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CPC-097 Optimizing Clinical Pharmacy: Determining Criteria to Target “High Risk” Prescriptions
  1. M Philippe,
  2. B Leroy,
  3. S Coursier,
  4. M Bourdelin,
  5. H Bontemps
  1. L’hôpital Nord Ouest, Villefranche sur Saône, France

Abstract

Background Because pharmacists do not yet systematically analyse prescriptions closely due to lack of time and resources, tools to optimise pharmaceutical validation must be developed.

Purpose To identify pertinent criteria to target high-risk patients or drugs.

Materials and Methods A prospective 3-month study was performed. Daily prescriptions were filtered using an automated computerised system based on selection criteria identified from an analysis of the literature. Pharmaceutical interventions (PIs) that were necessary as a result of the selection criteria and the rest of the prescription were analysed.

Results We analysed 1122 prescriptions, corresponding to 456 patients (mean age 79 years). Prescriptions were grouped together according to several selection criteria: creatininemia ≥125 µmol/l (62.1%), dyskalaemia (23.2% including 55% hyperkalaemia and 45% hypokalaemia), INR ≥ 4 (7.2%) and drug dosages (7.5% including 37% vancomycin, 22% digoxin and 15% gentamicin). Among the prescriptions selected for creatininemia ≥125 µmol/l, 45.7% were associated with severe kidney failure and 26.4% with moderate kidney failure.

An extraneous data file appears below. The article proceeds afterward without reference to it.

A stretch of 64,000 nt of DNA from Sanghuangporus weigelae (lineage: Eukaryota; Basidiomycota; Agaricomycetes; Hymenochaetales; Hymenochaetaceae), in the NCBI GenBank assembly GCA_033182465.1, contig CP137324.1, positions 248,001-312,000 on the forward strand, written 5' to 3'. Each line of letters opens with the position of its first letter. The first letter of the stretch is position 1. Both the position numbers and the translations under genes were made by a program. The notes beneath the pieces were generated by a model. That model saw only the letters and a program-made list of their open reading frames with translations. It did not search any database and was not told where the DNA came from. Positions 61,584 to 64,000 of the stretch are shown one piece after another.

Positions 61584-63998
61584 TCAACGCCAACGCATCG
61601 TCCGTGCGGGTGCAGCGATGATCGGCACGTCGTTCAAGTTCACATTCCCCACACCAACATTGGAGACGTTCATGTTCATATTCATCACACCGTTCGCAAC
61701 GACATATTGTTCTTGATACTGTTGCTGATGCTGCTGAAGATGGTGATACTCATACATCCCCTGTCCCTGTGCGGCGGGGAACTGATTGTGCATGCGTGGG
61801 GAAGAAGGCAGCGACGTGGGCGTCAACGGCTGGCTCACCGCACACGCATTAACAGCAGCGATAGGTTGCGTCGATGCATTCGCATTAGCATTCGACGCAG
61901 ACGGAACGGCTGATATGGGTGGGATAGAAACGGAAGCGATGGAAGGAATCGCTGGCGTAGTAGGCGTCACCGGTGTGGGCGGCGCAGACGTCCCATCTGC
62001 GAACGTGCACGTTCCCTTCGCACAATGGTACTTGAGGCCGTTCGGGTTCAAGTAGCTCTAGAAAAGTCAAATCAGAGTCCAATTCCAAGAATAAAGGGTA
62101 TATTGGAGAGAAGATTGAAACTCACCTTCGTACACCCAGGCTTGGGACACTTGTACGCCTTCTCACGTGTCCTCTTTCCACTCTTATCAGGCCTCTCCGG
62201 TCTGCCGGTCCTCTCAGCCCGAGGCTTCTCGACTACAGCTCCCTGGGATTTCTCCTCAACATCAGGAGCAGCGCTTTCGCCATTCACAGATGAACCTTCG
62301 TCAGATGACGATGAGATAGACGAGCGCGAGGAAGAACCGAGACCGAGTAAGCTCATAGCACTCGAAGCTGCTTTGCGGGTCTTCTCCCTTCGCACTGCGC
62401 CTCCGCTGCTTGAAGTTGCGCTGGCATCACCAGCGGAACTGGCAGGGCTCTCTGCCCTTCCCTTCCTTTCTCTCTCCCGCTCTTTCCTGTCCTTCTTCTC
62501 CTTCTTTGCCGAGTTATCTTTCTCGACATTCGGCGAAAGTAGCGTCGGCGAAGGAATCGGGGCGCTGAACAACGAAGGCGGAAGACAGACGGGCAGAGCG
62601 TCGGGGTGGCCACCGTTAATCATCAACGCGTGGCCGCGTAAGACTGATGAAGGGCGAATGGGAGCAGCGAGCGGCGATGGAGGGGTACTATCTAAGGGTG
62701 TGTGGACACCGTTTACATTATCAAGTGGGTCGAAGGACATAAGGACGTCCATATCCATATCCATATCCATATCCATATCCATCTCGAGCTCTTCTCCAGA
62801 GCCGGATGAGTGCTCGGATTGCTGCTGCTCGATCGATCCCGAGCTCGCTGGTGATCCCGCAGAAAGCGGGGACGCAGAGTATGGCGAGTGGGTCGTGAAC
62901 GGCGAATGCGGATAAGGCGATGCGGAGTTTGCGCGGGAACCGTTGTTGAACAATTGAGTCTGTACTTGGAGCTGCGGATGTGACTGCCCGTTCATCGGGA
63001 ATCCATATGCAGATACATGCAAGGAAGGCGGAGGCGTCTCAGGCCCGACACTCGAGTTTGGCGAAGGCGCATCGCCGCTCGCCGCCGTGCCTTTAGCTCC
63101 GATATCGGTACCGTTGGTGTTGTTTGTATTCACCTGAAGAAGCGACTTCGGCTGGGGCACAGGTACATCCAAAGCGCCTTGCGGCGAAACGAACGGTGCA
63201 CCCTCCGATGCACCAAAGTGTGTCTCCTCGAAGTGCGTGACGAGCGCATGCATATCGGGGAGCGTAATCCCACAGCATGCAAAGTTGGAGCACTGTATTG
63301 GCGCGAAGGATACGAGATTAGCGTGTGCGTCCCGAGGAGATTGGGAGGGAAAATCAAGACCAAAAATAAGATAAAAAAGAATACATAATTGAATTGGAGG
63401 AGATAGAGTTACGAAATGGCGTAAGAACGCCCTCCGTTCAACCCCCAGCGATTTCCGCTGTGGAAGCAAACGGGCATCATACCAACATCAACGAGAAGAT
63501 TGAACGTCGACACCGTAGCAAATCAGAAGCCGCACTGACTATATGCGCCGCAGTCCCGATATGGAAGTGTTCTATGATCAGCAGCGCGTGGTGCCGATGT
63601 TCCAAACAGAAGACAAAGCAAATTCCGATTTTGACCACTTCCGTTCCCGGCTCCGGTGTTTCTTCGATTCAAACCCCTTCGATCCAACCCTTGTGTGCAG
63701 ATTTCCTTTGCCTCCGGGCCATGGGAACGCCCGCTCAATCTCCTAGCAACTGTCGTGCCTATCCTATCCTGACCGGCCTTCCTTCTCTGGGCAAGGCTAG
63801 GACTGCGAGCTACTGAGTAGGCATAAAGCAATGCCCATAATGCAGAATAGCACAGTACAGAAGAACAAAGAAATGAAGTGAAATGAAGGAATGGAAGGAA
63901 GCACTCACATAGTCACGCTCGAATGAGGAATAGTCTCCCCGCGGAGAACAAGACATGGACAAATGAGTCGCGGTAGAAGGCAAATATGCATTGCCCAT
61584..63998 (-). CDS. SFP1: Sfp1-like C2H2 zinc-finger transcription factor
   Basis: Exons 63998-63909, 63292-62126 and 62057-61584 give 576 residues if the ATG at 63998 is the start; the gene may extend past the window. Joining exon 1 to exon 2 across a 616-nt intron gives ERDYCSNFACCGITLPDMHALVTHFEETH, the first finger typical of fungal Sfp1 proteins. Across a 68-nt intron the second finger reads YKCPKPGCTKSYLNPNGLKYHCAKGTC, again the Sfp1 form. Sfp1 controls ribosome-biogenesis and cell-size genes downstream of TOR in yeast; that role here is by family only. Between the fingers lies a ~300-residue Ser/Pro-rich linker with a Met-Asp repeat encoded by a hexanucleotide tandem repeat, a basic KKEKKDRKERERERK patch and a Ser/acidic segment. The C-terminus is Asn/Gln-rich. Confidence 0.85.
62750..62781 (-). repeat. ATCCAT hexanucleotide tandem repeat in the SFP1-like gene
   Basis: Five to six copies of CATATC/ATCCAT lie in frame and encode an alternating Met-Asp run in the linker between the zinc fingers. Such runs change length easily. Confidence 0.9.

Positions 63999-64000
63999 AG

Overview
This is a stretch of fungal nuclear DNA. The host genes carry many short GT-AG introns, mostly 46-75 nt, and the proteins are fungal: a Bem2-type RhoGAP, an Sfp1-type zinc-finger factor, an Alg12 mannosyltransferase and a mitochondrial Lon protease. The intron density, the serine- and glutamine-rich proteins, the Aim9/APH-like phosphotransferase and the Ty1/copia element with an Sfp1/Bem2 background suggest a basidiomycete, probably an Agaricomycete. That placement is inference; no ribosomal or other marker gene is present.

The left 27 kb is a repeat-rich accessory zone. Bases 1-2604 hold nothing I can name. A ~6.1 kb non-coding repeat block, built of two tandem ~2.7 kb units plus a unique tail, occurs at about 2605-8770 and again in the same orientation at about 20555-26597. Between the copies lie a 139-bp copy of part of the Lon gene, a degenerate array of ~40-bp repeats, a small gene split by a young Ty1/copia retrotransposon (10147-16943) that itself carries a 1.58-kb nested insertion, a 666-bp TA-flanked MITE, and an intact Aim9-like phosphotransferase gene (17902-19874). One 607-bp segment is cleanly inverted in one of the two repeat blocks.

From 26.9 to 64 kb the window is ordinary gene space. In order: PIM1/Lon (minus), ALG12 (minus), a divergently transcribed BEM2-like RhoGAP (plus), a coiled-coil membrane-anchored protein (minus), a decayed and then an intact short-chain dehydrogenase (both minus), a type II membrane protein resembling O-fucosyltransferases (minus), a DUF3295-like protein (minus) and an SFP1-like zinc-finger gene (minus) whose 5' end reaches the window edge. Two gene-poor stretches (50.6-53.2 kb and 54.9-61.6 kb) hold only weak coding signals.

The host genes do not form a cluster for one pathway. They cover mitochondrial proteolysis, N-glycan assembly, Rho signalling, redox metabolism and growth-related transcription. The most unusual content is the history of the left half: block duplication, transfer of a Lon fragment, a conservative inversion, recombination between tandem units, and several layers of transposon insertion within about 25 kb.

The rate of PIs was 16% (n = 179) and varied according to the criteria: 22% and 19.6% respectively for severe and moderate kidney failure, 33.3% for hyperkalaemia, 10.3% for hypokalaemia, 13.8%, for INR, 4.4% for drug dosages.

The PI was related to the selection criteria in 77% of the cases. The rate of acceptance by prescribers was 80.6%.

Conclusions Carefully choosing pertinent criteria to philtre prescriptions seems to be an interesting option to optimise our approach to clinical pharmacy.

Our study shows that criteria associated with kidney failure and hyperkalaemia seem to be pertinent as they are related to numerous PIs. Following up INR > 4 should also be added as a pertinent criterion, as anticoagulants are often the cause of iatrogenic events.

This type of selection could be used to perform a transversal analysis of prescriptions, without discrimination by hospital unit.

No conflict of interest.

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